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vc01ca's Latest Activity

  1. vc01ca

    Should I quit? Idk what to do!

    I'm 35 years old. Yeah, the retirement benefits are great. Not many hospitals offer it. As far as long term goals as some of you asked, I'm not totally sure. I want to get my BSN, which I'm almost done with. I thought of the idea of getting a masters at some point, which I have no idea in what. I figured at some point in my later career I end up at the second job because the stress is less, but I was thinking more like when I was in my 50s. Ugh! Decisions! Lol
  2. vc01ca

    Should I quit? Idk what to do!

    Thanks for the replies. My family think it's crazy to leave a job farther away for less money. But then the folks I work with at the full time job think I'm crazy for not jumping at the opportunity. Our unit at my full time job has really gone down hill and we have a lot of people leaving d/t all the changes with management. Basically it boils down to I know I'd be happier at the second job, but I'd also not make as much.
  3. vc01ca

    Should I quit? Idk what to do!

    I've been an RN for two years. I've worked two jobs since then. I'm stuck in a dilemma and don't know what to do. Okay so my full time job is in critical care, 2 miles from my house making a little over $26 an hour base plus differentials so in total I get $30 on a weekday and $32 on a weekend. I love what I do but the department keeps getting worse and worse d/t management and we are always short staffed. I have worked at this hospital for a total of 5 years (I was an aide before becoming an RN). I get about 6 weeks pto, but I'm only allowed to use 2 weeks per department policy. The rest we have to use if we call off or we can cash in. I'm almost done with my BSN and our tuition reimbursement is $5250 a year. My second job is my contingent job at a small county hospital in a geriatric, behavioral unit. I also pick up in med surg and icu if needed. This hospital is small and most people get shipped out to the hospital where I work full time if they have anything remotely serious going on. Even it's something like PN or a NSTEMI because they don't have a cardiologist or pulmonologist on staff. So at the second job I was offered a ft position in the behavioral unit. My base pay would be $23 an hour with differentials. So I'd make about $27 on a weekday and about $30 on a weekend. It's 20 miles from my house, but I could stay with my mom cause she lives near by if I need to. I'd start out with only 2 weeks PTO, get sick pay and my tuition reimbursement would be $1000. It's state retirement and slightly better insurance. Staffing is always great. It's rare to work understaffed there. What would you do? Thanks for reading!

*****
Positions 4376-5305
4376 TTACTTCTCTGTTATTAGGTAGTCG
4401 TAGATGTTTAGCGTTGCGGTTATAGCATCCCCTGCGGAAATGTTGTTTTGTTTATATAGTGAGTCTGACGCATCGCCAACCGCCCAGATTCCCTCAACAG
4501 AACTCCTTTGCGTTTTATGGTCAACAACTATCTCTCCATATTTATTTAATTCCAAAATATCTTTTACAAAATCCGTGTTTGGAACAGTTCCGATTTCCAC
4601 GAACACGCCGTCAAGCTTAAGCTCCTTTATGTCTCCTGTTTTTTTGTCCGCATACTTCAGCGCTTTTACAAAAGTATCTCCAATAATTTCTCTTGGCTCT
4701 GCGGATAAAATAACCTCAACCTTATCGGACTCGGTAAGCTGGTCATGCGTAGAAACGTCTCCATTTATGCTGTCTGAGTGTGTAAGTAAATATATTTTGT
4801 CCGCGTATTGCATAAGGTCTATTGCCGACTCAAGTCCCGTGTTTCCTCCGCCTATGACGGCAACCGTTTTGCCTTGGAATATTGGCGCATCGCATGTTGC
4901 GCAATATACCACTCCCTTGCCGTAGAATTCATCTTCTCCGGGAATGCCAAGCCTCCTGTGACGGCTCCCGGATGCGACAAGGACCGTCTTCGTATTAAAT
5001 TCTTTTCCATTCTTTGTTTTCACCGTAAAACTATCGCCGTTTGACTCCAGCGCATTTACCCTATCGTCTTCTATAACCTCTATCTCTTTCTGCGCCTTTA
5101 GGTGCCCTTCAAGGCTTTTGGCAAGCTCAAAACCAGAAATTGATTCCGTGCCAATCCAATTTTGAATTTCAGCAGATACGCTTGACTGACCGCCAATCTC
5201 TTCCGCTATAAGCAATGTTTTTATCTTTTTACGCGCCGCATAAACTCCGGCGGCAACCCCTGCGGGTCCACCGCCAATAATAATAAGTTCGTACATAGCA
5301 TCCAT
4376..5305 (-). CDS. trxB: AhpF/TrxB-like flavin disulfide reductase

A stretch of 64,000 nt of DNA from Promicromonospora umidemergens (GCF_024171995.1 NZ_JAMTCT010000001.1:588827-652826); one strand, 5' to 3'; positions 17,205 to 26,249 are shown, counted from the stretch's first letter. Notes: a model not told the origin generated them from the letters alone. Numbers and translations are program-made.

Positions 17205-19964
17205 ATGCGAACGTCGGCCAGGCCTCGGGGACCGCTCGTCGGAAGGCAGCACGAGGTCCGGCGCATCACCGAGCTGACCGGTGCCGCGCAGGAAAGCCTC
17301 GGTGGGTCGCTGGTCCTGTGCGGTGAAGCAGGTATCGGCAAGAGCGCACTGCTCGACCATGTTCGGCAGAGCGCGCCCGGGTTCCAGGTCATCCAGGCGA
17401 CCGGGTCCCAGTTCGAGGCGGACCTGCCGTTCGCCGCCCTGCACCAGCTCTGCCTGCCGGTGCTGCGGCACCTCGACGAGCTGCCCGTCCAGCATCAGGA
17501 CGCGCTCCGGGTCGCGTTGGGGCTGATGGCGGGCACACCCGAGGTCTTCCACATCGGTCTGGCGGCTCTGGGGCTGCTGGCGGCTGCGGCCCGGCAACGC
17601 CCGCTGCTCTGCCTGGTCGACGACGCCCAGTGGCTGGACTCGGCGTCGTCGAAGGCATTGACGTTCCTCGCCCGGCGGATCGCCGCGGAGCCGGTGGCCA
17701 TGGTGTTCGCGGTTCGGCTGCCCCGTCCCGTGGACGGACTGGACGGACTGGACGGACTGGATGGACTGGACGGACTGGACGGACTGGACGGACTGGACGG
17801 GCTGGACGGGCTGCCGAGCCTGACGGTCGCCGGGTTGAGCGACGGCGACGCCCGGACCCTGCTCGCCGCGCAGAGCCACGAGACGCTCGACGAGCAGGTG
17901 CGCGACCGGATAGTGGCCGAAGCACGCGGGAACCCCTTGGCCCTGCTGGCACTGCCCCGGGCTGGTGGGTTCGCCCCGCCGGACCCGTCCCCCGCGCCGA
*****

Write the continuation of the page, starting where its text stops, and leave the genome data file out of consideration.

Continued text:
4. Yes, Id be able to get right back in. No waitlist, the last semester is the smallest since most people have either quit or failed out.
  5. I also wanted to add since I'm paying out-of-pocket if I just take the BSN generals I would be able to work more and make more money to pay for my tuition when I return to my last semester of nursing school. Since being in school I'm really strapped for cash. Also I'm an older student at 32 years old with bills and a mortgage. Thanks again.
  6. Hello everyone. I was looking for some advice. I am currently a nursing assistant at a hospital. I've had about four years experience. I was considering taking my last semester of nursing school off and working on BSN generals. I'm currently in an associates RN program and I've worked on some BSN generals before clinicals and I have about four left to complete. After I graduate with my RN the rest of my BSN classes will be online. So my dilemma is do I finish up the BSN generals that I need which are actual in school classes and then go on to my last semester of nursing school in summer semester or just go ahead and finish it this spring? The reason I'm considering this is I would have to drive about 50 miles twice a week one way for clinicals during the winter months and I'm also paying out-of-pocket. Where I work I'm almost guaranteed to have an RN job after I graduate but they have a real push towards BSN nurses. So I would have all my BSN generals done if I dont go next semester and once I do finish my last semester of RN school then all my classes for the rest of my BSN would be online so there would be no school work schedule conflict. What would you do? Thanks for your help!
  7. vc01ca